Most people when reading this week’s Torah portion, Parashat Noach think immediately about the flood, Noah’sArk, and the rainbow of promise from God that the Lord will never destroy the entire world again. I, however, and am always struck by the story at the end of this week’s parsha about the Tower of Babel.
The Torah tells us that, after the Flood, people moved eastward and settled in the land of Shinar. They decided to build a city for themselves and a migdal, a tower, that reached up into the heavens. “Let’s make a name for ourselves,” they said to one another, “or we will be scattered all over the earth.” Seeing the city and tower they were building, God decided to do what the people had feared. “If, as one people with one language for all, this is how they have begun to act,” God reasoned, “then nothing that they may propose to do will be out of their reach.” For that reason God scattered them throughout the world and made them speak different languages. The city where this all took place was named Babel, which means confused or mixed up. This seems to be an appropriate description of the entire episode which raises several questions. What was wrong with the people building a migdal, tower? Would we not be better off if peoples everywhere spoke one language which could have improved communication, and, perhaps, the chances for human cooperation and peace?
Commentators over the years have tried to explain and answer these questions. As 11th century commentator Ibn Ezra noted, we can find no reason to believe that the people were dim-witted enough to think that their building a tall tower would enable them to encounter God. Consequently Ibn Ezra’s understanding of the story is significantly different. He explains that their intent was not to build a tower or fortress, but rather a headquarters. Their goal was to make a glorious name for themselves by establishing a center for all of civilization. They thought this center was to become the heart of world society.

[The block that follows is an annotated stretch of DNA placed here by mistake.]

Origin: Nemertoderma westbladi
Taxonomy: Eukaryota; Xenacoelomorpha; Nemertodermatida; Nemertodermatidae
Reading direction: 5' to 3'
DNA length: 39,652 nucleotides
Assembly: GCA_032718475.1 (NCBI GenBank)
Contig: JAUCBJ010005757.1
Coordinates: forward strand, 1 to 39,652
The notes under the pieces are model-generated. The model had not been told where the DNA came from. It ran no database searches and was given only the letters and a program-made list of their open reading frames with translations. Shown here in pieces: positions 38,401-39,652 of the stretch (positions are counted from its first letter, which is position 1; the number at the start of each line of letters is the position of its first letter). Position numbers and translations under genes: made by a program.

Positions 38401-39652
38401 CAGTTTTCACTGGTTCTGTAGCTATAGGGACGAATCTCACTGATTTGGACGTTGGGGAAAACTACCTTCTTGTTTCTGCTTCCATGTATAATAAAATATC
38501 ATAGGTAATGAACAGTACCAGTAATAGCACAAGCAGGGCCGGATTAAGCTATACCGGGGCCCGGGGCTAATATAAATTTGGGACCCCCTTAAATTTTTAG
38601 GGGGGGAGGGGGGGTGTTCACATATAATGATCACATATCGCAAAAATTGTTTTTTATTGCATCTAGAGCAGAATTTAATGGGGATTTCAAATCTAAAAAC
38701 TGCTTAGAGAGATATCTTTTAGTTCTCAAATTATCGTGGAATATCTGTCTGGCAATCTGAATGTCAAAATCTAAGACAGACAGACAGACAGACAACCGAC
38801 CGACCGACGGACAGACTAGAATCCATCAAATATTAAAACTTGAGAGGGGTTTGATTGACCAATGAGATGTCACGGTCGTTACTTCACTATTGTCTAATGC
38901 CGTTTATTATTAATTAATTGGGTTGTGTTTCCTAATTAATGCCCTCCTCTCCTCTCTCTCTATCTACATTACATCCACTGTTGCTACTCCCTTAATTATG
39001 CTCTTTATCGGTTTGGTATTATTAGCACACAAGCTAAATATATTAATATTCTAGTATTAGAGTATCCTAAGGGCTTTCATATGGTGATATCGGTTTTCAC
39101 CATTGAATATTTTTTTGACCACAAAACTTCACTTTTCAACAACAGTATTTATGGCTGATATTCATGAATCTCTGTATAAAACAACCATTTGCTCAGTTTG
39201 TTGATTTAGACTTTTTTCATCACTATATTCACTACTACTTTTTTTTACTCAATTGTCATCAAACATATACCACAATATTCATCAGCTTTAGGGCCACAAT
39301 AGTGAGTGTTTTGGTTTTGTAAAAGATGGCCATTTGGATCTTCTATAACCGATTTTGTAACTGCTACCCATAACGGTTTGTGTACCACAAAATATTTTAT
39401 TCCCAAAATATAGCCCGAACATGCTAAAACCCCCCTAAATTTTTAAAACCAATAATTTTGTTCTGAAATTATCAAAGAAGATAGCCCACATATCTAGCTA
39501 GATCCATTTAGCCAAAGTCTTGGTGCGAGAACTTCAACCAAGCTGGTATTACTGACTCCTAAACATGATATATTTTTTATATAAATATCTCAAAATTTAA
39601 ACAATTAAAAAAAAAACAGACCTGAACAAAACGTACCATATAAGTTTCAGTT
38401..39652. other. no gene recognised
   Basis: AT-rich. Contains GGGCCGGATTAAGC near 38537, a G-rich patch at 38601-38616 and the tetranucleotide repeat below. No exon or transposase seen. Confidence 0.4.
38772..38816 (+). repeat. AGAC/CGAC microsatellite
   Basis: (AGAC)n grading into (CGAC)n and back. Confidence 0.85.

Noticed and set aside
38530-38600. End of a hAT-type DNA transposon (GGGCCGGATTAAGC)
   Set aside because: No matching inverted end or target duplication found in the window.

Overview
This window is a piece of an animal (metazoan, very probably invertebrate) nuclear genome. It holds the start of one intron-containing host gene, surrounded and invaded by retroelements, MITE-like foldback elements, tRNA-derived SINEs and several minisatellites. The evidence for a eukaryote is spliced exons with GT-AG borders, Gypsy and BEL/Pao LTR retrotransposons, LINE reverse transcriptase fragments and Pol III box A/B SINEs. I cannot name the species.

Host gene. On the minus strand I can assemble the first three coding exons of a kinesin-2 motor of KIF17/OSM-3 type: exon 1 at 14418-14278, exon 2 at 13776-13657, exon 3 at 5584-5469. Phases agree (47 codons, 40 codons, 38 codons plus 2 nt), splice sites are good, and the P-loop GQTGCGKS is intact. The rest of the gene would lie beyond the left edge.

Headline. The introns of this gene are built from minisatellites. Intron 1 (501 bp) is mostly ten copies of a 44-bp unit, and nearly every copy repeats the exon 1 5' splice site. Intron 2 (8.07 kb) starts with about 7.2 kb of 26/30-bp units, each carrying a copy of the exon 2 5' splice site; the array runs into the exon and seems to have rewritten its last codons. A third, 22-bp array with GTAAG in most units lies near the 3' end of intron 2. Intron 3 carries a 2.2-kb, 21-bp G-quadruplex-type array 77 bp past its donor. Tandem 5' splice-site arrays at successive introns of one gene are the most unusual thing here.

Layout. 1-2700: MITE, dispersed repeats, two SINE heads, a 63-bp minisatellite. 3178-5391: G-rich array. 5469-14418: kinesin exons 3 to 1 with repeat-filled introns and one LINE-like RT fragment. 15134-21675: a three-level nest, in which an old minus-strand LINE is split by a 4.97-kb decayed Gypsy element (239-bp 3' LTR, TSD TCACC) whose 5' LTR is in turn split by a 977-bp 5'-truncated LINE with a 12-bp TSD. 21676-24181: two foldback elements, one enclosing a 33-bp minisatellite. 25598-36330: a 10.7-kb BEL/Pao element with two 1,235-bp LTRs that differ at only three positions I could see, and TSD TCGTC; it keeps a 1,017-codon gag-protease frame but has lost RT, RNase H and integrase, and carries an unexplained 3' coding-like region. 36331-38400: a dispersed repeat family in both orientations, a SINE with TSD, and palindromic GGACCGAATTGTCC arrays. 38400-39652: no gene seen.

Isaac Abarvanel from 15th century Portugal, Spain, and Italy, says that before building the tower, the people had lived at peace with one another, but as soon as they began building, they started to argue bitterly with one another disagreeing over who would do what in the building process. Rabbi Benno Jacob, a 19th Biblical scholar suggests that those who built the tower failed because their goals were wrong. He said that the people had mastered the art of brick making, of molding, and heating the clay. But, instead of using their technology to improve living conditions in their city, to create housing for the poor, sick, and aging, they decided to use their resources and efforts to build the highest tower in the world. The mistake of the people was using their technology for pride and vanity instead of using it to improve the quality of life in their society. A midrash in Pirke de-Rabbi Eliezer 24 speaks about the fact that the building of the tower and the goal of fame for the community became justification for brutality and the end of individual freedom. Bricks became more important than individual liberties or lives.
As we can see, the commentators found many important explanations for God’s destruction of theTowerofBabel. The project produced jealousy and vicious competition, a misuse of technology, and a cruel disregard for the worth of each individual life. It fostered a false patriNovember otism and, ultimately, threatened the loss of freedom. Could it be that God actually saved humanity from catastrophe by confusing their language, destroying the tower, dispersing us, and our traditions to all corners of the earth?
Perhaps the real message of this story has to do with helping us understand that our differences in language, culture, and traditions all represent significant strengths and blessings for humanity. With all of the horrible fighting and disagreements happening in our world today, especially with Israel and the Middle East, I believe we should all look to the end of this week’s parsha and the story of the Tower of Babel to be reminded just how much we should value each and every culture in our attempts to make peace in the world.
Rabbi Jeffrey Abraham